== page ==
Distant recurrence: Also called metastatic breast cancer, this occurs when cancer cells travel away from the original tumor in the breast to other parts of the body through the lymphatic system or bloodstream. Common metastatic areas include the bones, liver and lungs. Even when a metastatic breast tumor spreads to a different part of the body, it contains the same cancerous cells that developed in the breast.

Learn more about breast cancer stages

Signs of breast cancer recurrence

The signs of cancer recurrence depend on where the cancer resurfaces. You might not see or feel any signs of a local recurrence, and, if you do, it will probably be a slight change in or around your breast or underarm area. More often than not, your provider might find evidence of a local recurrence during a physical exam or mammogram. 

A distant recurrence will typically produce some symptoms, but because many of those breast cancer symptoms are common to other health problems, it can be hard to tell if they’re due to a distant recurrence or something else. Have an open conversation with your cancer care team about any symptoms you’re having, especially if they last more than two weeks.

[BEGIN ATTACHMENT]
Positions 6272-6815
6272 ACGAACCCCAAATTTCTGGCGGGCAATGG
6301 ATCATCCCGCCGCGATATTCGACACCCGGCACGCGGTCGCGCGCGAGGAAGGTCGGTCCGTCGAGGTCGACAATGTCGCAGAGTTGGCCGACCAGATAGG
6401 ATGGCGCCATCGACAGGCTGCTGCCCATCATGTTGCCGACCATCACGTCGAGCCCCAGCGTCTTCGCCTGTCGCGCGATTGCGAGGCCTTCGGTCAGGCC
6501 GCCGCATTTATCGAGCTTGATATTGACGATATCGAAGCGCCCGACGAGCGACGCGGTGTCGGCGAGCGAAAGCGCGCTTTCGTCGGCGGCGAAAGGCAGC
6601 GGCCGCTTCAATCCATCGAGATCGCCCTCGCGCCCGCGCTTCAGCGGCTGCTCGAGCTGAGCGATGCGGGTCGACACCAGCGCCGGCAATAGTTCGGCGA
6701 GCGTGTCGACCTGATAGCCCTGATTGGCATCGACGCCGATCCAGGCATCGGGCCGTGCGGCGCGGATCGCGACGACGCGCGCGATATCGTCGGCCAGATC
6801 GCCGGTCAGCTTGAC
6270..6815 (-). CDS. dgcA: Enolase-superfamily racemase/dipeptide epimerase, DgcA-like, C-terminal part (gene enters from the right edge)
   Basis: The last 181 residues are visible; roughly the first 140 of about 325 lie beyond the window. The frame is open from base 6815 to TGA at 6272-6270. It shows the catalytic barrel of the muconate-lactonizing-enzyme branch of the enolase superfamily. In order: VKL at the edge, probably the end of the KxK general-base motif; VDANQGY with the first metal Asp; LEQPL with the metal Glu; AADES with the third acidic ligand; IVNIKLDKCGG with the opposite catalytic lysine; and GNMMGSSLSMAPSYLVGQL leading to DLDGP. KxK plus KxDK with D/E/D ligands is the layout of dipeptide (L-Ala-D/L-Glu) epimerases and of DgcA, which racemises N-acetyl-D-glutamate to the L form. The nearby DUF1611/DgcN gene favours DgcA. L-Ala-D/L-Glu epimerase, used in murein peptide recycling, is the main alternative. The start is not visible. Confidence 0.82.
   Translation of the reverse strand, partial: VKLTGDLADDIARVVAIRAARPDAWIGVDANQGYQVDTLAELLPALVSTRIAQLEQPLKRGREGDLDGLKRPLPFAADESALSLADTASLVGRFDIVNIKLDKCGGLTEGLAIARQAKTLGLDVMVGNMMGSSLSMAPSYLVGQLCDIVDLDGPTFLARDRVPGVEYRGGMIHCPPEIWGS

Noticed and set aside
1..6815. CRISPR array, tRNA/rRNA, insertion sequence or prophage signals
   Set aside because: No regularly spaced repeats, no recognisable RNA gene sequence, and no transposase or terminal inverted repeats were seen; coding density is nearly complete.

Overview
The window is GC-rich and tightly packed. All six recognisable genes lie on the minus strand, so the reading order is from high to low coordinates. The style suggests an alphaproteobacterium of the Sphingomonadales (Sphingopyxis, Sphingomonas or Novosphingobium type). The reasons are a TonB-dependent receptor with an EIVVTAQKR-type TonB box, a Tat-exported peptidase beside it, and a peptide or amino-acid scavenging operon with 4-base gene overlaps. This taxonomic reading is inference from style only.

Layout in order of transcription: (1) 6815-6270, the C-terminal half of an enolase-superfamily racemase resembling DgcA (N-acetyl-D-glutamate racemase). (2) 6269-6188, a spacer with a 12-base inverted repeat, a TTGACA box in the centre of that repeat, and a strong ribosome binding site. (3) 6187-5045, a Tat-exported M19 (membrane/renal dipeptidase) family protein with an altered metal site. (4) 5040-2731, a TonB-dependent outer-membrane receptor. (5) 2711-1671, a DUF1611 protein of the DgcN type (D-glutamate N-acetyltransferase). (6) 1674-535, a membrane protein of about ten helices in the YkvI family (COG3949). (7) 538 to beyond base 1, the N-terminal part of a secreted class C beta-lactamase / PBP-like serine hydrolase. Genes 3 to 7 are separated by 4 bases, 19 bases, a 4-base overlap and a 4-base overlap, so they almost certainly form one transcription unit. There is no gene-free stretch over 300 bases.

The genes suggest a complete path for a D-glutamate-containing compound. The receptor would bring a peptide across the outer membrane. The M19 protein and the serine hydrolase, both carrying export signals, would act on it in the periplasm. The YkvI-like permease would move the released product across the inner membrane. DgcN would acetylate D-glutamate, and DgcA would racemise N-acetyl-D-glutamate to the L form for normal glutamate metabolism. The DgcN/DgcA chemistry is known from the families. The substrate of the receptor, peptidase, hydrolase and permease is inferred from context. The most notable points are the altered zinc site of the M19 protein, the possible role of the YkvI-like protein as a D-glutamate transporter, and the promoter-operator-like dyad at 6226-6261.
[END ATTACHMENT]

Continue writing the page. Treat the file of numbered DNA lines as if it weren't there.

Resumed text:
Pay special attention to these symptoms, which could signal a cancer recurrence:

  • Weight loss without trying
  • Headaches, bone pain or any new or different pain that you can’t explain
  • Shortness of breath or wheezing
  • Seizures
  • Fatigue
  • Fever, chills or a cough that won’t get better
  • Yellow tinge to skin and eyes (jaundice)
  • Easy bruising or bleeding